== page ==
Vitamin D deficiency may be characterized by muscle pain, weak bones/fractures, low energy and fatigue, lowered immunity, symptoms of depression and mood swings, and sleep irregularities. Women with renal problems or intestinal concerns (such as IBS or Crohn’s disease) may be vitamin D deficient because they can neither absorb nor adequately convert the nutrient.

From BlogHer HeartStrong

A recent study (The Framingham Offspring Study) published earlier this year reported an increased risk for heart disease in people whose Vitamin D levels were low. People with high blood pressure were at an even higher risk than people with normal blood pressure.

From The National Women’s Health Network – Basking in the Benefits of Vitamin D

Although we have known for ages that Vitamin D is a crucial for healthy bodies, it has received extra attention in the media lately that may have left you wondering what all the fuss is about. If you’re as skeptical about hyped up new health trends and dietary supplements as I am, then you probably haven’t gone out and bought every bottle of Vitamin D pills at your local health food store. However, the more I read and understand about it, the more inclined I am to soak up the sun and drink a tall glass of fortified soymilk.

From BlogHer eapgourmetVitamin D and Heart Health

Studies conducted by the American Heart Association indicate that low levels of vitamin D may be associated with an increased risk for PAD, which occurs when the arteries in a person’s legs narrow or become clogged with fat. The association estimates that 8 million Americans are affected by PAD.

From BlogHer Fighting FatigueVitamin Deficiency Dangers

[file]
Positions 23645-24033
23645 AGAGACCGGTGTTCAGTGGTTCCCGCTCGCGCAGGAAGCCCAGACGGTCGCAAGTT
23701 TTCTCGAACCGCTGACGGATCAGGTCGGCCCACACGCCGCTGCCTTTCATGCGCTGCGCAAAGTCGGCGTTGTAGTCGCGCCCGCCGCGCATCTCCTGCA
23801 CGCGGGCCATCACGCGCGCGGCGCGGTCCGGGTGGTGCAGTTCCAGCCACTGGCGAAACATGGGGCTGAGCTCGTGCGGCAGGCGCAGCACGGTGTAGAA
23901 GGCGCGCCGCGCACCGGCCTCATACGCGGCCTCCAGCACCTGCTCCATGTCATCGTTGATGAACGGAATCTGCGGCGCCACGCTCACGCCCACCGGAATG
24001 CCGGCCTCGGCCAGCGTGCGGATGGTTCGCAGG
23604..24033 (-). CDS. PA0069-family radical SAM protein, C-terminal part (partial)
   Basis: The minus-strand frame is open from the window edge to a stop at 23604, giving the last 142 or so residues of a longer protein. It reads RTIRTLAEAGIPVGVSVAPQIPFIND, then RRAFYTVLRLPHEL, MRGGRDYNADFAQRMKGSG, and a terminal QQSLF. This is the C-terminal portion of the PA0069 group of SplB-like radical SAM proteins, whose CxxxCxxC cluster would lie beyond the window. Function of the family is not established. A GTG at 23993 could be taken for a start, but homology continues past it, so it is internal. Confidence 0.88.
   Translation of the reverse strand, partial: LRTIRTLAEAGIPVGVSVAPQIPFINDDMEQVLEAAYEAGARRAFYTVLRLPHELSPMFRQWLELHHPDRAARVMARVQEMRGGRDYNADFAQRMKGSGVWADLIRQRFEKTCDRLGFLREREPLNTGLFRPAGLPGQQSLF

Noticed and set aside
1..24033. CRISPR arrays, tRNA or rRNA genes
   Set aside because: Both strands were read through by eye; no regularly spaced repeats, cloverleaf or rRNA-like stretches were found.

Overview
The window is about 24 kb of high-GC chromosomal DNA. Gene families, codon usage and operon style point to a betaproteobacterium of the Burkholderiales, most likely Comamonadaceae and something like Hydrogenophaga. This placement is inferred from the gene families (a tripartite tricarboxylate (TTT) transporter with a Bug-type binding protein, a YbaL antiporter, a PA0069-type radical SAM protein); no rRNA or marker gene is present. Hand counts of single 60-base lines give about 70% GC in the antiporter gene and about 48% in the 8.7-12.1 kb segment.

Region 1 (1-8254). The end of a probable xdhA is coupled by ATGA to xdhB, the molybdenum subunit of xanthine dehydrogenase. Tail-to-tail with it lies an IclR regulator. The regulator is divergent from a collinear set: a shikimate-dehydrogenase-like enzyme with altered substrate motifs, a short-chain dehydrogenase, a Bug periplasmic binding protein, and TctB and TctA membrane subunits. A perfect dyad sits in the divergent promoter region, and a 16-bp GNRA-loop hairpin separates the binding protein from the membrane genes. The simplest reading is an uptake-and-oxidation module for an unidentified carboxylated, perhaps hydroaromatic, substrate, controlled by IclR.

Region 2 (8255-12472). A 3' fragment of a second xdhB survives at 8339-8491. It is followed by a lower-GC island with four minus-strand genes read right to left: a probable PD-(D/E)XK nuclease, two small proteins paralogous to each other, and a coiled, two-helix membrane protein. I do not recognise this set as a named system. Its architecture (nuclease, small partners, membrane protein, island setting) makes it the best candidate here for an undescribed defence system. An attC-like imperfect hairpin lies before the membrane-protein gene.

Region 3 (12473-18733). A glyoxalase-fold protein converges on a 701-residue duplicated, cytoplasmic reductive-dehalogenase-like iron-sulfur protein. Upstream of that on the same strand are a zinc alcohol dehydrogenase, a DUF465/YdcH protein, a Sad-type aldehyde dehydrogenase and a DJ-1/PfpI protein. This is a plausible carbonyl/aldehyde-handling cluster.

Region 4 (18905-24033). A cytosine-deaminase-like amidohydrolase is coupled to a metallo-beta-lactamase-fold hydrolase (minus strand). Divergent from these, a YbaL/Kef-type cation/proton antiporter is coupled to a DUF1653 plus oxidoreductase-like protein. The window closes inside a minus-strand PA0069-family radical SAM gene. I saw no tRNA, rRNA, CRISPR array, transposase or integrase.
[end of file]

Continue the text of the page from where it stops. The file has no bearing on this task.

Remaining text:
I never realized until I was diagnosed with a serious Vitamin D deficiency what all problems this could cause. My doctor was very concerned because my levels were dangerously low and he immediately put me on a high dose Vitamin D supplement. Some other health problems my doctor told me Vitamin D deficiency could cause include heart disease, chronic pain, Fibromyalgia, hypertension, arthritis, depression, inflammatory bowel disease, obesity, PMS, Crohns Disease, cancer, MS and other autoimmune diseases.

From Naturally Knocked UpBoost Your Fertility With Vitamin D

Vitamin D is a fat soluble vitamin and exists in several forms. Some of these are basically inactive in the body and have limited ability to function.

Why is it important for fertility? Well, you need it in order for your body to produce sex hormones. And without the right amount of hormones in your system, you can suffer from pcos, PMS, and infertility. Vitamin D is also key in regulating cell growth and deciding how those cells grow.

In the news from PR-USA

Pregnant women with low levels of vitamin D may be more likely to suffer from bacterial vaginosis (BV) – a common vaginal infection that increases a woman’s risk for preterm delivery, according to a University of Pittsburgh study. Available online and published in the June issue of The Journal of Nutrition, the studymay explain why African-American women, who often lack adequate vitamin D, are three times more likely than white women to develop BV.

The Sun Screen How-To

I’m reading that sunscreens block Vitamin D absorption — should I be worried about that?